However, newer cars have more technology built into them, making replacement and repair costs expensive. But the cost to repair older cars can be high too, since specific automotive parts become harder to find as models become obsolete. This makes the cost of repairs, and in turn, the cost to insure your vehicle, higher.
5. A short lapse in car insurance coverage doesn't matter.
Whether your policy's been canceled recently because of missed payments, or you simply let your coverage lapse, it's imperative to secure coverage again as soon as you possibly can. Not only does a lapse of even a couple days negatively impact your rates the next time you get insurance, but you also risk being financially responsible for anything that happens to your vehicle while you're uninsured. The vast majority of states require active auto insurance for you to legally get behind the wheel — not to mention all the mishaps your insurance can cover even if your car's just sitting in the driveway.
6. Owning a home doesn't affect your car insurance.
First things first: most car insurance companies offer savings for homeowners, so that fact alone dispels this myth. But there are other important ways that being a homeowner impacts your auto policy too. If you're ever found liable for a crash that results in injuries and/or property damage to another driver, you're going to want high enough coverage limits to fully cover the other party's accident-related expenses.
If you don't carry high enough coverage limits (or you lack certain coverages altogether), you could be sued for the difference. And the chance of your assets being seized — like your house, for one — increases considerably if you don't have enough cash on hand to pony up. The risk simply isn't worth it. It's always a good idea to purchase as much auto insurance coverage as you can comfortably afford. Ask a licensed agent to help you customize your policy to best fit your needs.
7. Your credit score has no impact on your premium.
While insurers don't consider your actual credit score when determining how much you'll pay for auto insurance, they do factor in what's called a credit-based insurance score (unless you're in one of a few states that don't permit it). A credit-based insurance score is different from a credit score in that it doesn't incorporate your job or income history, your gender, or any of your other personal information.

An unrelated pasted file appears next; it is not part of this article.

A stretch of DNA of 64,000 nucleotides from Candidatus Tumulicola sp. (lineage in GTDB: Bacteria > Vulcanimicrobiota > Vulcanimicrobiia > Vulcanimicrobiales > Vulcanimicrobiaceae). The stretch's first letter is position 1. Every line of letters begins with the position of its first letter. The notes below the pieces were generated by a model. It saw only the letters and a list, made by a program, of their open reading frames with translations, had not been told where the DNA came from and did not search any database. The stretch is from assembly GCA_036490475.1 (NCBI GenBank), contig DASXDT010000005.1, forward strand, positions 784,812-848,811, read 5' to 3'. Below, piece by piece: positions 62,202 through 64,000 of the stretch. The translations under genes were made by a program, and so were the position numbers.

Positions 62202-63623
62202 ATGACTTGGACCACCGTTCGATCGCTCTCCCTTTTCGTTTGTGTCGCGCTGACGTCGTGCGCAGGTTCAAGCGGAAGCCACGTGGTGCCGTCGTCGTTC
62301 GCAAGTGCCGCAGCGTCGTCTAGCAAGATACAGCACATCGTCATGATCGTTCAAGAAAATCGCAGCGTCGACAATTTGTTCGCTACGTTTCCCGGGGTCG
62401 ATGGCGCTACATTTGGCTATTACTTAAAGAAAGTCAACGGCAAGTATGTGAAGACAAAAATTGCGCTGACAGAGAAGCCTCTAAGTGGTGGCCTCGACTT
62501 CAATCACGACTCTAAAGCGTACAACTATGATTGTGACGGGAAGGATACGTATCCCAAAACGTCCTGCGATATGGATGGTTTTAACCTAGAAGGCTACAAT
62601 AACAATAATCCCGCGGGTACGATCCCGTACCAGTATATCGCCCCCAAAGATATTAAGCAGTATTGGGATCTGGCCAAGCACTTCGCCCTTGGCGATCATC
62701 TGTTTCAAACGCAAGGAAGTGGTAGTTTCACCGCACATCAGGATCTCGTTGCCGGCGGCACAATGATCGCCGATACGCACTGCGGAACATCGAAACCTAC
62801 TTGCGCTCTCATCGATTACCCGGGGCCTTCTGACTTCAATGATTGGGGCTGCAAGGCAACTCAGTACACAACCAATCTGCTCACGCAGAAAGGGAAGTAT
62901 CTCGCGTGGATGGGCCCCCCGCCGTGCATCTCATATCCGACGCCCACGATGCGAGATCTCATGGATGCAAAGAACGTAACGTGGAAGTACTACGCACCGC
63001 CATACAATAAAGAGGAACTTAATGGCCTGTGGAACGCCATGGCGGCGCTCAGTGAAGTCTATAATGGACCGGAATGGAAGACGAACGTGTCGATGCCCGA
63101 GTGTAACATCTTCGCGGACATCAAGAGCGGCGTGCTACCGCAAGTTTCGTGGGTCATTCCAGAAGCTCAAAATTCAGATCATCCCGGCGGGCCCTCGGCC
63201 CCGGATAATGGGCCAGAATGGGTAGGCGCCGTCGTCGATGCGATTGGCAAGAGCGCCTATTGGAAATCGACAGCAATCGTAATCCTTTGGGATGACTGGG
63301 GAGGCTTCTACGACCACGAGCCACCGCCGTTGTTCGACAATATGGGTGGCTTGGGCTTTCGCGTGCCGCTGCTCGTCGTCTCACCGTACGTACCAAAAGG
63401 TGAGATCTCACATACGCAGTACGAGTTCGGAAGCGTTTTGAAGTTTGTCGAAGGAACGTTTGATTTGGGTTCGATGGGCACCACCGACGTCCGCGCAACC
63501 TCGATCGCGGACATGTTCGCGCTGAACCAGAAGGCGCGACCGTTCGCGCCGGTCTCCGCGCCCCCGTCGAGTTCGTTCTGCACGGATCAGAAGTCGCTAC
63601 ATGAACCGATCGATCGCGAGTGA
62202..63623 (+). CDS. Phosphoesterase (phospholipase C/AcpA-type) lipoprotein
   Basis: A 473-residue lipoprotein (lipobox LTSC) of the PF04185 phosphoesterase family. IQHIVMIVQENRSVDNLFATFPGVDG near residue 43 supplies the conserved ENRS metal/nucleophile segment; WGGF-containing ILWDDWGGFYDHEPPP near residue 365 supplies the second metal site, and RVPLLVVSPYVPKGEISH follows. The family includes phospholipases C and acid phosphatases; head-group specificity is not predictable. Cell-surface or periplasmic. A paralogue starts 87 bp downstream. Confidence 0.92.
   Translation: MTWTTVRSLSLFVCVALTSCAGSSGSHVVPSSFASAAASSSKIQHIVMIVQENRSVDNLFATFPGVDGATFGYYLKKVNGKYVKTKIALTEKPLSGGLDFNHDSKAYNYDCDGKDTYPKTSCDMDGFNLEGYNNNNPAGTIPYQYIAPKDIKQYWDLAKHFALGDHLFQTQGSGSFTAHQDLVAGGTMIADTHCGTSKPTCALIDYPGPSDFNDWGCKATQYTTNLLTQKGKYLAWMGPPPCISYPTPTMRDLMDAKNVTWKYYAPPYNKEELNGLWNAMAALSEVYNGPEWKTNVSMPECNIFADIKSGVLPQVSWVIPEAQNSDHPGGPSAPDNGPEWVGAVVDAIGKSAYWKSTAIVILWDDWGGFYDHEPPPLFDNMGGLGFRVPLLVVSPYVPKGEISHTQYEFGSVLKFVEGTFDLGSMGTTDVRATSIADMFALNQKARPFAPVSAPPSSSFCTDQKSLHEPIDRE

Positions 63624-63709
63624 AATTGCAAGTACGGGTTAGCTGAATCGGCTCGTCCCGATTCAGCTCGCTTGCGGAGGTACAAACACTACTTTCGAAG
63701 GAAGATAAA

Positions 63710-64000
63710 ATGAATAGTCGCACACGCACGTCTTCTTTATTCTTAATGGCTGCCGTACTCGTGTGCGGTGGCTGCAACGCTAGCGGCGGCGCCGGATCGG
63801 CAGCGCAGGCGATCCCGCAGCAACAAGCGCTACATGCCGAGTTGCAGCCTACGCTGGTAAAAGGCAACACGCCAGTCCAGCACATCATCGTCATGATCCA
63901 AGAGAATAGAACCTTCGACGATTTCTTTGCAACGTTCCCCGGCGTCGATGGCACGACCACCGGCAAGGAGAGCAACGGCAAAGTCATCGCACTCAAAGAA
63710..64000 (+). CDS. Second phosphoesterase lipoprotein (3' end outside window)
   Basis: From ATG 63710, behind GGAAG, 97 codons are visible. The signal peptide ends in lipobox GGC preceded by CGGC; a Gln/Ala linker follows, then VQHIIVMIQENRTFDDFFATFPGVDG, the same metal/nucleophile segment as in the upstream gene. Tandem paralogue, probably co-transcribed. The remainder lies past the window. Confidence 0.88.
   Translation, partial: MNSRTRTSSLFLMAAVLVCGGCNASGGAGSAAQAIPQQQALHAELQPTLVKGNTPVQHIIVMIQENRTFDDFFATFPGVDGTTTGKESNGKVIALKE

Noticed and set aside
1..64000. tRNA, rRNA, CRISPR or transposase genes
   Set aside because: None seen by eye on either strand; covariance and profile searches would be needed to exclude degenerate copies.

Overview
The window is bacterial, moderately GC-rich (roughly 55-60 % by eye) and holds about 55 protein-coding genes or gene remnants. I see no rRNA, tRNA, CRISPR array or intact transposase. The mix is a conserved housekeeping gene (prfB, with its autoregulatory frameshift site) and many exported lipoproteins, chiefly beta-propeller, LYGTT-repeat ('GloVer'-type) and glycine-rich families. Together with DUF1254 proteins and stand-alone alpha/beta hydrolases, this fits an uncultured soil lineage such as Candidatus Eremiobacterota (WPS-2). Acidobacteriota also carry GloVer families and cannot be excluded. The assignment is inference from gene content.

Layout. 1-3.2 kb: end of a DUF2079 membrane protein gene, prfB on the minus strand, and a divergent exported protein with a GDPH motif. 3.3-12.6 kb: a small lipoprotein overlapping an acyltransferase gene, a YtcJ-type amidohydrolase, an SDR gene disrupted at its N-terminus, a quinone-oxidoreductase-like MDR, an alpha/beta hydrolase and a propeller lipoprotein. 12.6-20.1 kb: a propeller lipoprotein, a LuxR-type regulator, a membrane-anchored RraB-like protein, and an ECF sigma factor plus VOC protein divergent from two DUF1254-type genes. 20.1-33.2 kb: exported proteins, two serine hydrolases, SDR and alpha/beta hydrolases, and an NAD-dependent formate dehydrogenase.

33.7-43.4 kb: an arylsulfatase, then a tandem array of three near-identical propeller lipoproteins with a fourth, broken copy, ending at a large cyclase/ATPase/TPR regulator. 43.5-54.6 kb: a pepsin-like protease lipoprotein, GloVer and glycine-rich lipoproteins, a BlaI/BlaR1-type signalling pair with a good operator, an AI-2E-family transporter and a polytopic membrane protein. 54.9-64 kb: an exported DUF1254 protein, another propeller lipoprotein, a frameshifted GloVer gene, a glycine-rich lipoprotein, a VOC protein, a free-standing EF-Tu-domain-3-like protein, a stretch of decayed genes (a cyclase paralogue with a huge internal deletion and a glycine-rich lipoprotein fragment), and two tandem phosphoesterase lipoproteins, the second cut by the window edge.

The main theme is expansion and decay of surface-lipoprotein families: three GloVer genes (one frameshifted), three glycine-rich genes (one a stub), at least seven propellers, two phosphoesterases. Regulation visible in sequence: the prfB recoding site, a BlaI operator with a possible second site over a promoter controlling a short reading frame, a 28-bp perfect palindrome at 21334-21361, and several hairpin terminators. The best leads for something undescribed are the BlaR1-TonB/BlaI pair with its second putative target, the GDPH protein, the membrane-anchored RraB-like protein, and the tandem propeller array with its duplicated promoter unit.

And it's important to remember that an insurance score is only one of a handful of rating factors — your insurance history and driving record are arguably much more pertinent to your auto insurer.
8. There's a "best time of year" to purchase auto insurance.
If you don't currently have car insurance and are looking to get on the road, the best time to purchase it is right now. Building up your insurance history is one of the biggest and most positive contributors to how much you pay for insurance, so why not get started as soon as possible?
And since you're probably wondering — no, there isn't a "best month" or "best season" to purchase a car insurance policy. There may be a special time of year for getting the best deals on electronics or mattresses, but your auto insurance premium is completely unaffected by when you choose to buy.
About the author
Eric Madia is Vice President of Auto Product at Esurance, where he is responsible for designing the company’s auto product lines. Eric has 22 years of experience in the industry, focused primarily on the underwriting, pricing, and innovation of auto insurance products. You can follow him on twitter @Erictheactuary